And this, almost liquid style is
...more
Schnaucl
I didn't like this book. Maybe it was an inability to empathize with another culture, but I think the more likely (I hope) explanation is that it felt like all the characters were given a very surface level treatment. There were 5 (arguably 6) characters the reader is supposed to care about but none of them are even close to being fully developed. I think it would have been a much stronger book if the author had focused on one or two characters and really developed them.

I'm also not sure why the
...more
Sps
The title made me procrastinate on starting this book. I didn't feel like being bogged down in tragic family saga, or a trap of postcolonial trauma.
And it was sort of both.
But I really enjoyed it anyway, with its gentleness and snarkiness, beating heart of natural beauty and little bursts of life history. It's well-peopled (you won't forget the judge, the cook, Noni and Lola, Sai, Mutt, Biju, Saeed Saeed...) and practically humid from the Kalimpong setting. Meanwhile the language is a treat be
...more
Niranjan Nair
Ms Desai was very successful at penning down the geography. I loved the way she drew out Kalimpong. But the story was lacking the pace which I expected (could be only me). To me it did not appeal much and was not a page turner.
Tnahsin Garg
Five years ago my father casually handed me a copy of this book. The cover looked decayed and the pages were unattractive. A gloomy, complex title accompanied by an Indian author's name had immediately earned my distrust. I chose to ignore the book in my effort then to only read fancy, foreign authors.

Now, as I've set myself to the task of digging up good Indian writing in English fueled by a desire to understand my own roots better, Desai's book is nothing less than a jewel. Someone who has tr
...more
Lilian
The writing in this novel is luscious, but it doesn't get in the way of moving the story forward. I don't know how Desai does it--I'm tempted to re-read the novel just to figure that out. I've read that there is some controversy among residents of Kalimpong, the town where the novel takes place, and an accusation of Anti-Nepalese sentiment. I didn't find that to be the case. Desai is equally ironic and castigating toward everyone in the novel and every social class.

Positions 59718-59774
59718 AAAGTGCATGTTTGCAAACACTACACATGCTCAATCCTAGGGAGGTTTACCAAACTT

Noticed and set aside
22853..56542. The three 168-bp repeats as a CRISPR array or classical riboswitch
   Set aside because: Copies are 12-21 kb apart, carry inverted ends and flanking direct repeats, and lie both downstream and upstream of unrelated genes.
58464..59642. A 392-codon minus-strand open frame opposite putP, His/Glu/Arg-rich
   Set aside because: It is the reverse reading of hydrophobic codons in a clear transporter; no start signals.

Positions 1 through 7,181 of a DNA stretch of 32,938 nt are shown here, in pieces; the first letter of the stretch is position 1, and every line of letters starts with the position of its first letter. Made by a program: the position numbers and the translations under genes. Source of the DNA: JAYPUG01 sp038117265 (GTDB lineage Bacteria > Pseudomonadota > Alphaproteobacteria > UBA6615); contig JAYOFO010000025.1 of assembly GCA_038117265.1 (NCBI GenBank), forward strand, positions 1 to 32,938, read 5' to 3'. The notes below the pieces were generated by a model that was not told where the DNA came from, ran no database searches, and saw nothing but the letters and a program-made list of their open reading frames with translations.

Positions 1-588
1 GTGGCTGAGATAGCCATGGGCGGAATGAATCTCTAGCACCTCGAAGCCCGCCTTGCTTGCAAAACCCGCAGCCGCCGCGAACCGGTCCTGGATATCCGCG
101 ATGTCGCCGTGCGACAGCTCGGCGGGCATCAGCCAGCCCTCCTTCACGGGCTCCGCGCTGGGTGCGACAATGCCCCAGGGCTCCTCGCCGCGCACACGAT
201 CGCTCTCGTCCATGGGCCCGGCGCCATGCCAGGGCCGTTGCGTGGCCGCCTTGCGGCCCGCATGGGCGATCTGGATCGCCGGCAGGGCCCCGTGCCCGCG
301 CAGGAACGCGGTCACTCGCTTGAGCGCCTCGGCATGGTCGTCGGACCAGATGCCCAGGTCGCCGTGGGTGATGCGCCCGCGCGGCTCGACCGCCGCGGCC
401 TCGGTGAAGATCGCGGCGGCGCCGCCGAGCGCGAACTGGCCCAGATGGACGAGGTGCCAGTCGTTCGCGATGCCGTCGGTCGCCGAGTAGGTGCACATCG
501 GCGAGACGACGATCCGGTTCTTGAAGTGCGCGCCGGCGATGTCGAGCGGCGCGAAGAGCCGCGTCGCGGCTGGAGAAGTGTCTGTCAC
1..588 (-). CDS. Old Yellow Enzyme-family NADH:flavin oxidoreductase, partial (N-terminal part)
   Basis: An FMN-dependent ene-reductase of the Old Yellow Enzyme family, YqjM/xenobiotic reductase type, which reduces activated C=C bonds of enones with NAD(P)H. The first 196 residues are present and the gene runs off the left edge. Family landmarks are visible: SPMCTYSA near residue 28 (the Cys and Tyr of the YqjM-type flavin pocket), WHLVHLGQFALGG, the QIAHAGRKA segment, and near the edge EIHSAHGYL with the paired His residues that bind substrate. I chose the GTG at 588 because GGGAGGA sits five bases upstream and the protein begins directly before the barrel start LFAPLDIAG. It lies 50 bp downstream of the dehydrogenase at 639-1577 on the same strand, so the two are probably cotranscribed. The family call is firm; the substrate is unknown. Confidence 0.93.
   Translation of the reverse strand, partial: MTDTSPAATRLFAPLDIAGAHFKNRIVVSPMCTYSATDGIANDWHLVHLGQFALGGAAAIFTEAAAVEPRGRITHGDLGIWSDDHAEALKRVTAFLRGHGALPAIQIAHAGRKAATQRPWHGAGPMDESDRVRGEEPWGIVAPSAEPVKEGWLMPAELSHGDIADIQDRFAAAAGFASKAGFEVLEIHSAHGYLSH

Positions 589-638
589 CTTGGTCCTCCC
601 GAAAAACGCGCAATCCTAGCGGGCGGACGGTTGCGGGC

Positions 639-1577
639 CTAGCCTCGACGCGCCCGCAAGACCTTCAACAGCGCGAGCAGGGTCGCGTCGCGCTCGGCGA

Each sentence is gorgeous, th
...more
Prashant R
It is very rarely that one comes across a book which touches upon big issues, in such a richly felt, detailed yet economic manner.

"The Inheritance of Loss",i am sure would be Kiran Desai's breakthrough novel. Set in Kalimpong (that beautiful town in the North East of India)in the mid 80's, this novel follows the journeys(and exiles) of its principal characters.

The retired grumpy judge, Jemubhai Patel, studied in a Victorian England, groomed by the Raj,all of which made him rise above his humble
...more
« previous 1 3 4 5 6 7 8 9 99 100 next »
topics  posts  views  last activity   
Did anyone else notice the use of food? 5 54 Jul 25, 2013 08:00AM  
Brilliant! Luminous! Superb! (But is it really?) 30 278 Aug 05, 2012 08:24PM  
Foreign 2 36 Apr 10, 2009 04:15PM  
  • Something to Answer For
  • Saville
  • The Elected Member
  • Holiday
  • In a Free State
  • Offshore
  • The Conservationist
  • G.
  • How Late It Was, How Late
  • The Siege of Krishnapur (Empire Trilogy, #2)
  • Staying On
  • The Old Devils
  • Clear Light of Day
  • Rites of Passage (To the Ends of the Earth, #1)
  • Heat and Dust
  • Moon Tiger
  • Carry Me Down
  • The Middleman and Other Stories
31428
Kiran Desai is an Indian author who is a citizen of India and a permanent resident of the United States. She is the daughter of the noted author Anita Desai.

Desai's first novel, Hullabaloo in the Guava Orchard (1998), gained accolades from notable figures including Salman Rushdie, and went on to receive the Betty Trask Award. Her second novel, The Inheritance of Loss (2006), won the 2006 Man Booke
...more
More about Kiran Desai...
Hullabaloo in the Guava Orchard India Pack - 2003 (Threebies) AIDS Sutra: Untold Stories from India Generation 1.5

Share This Book

“The present changes the past. Looking back you do not find what you left behind.” 2023 likes
“Could fulfillment ever be felt as deeply as loss? Romantically she decided that love must surely reside in the gap between desire and fulfillment, in the lack, not the contentment. Love was the ache, the anticipation, the retreat, everything around it but the emotion itself.” 102 likes
More quotes…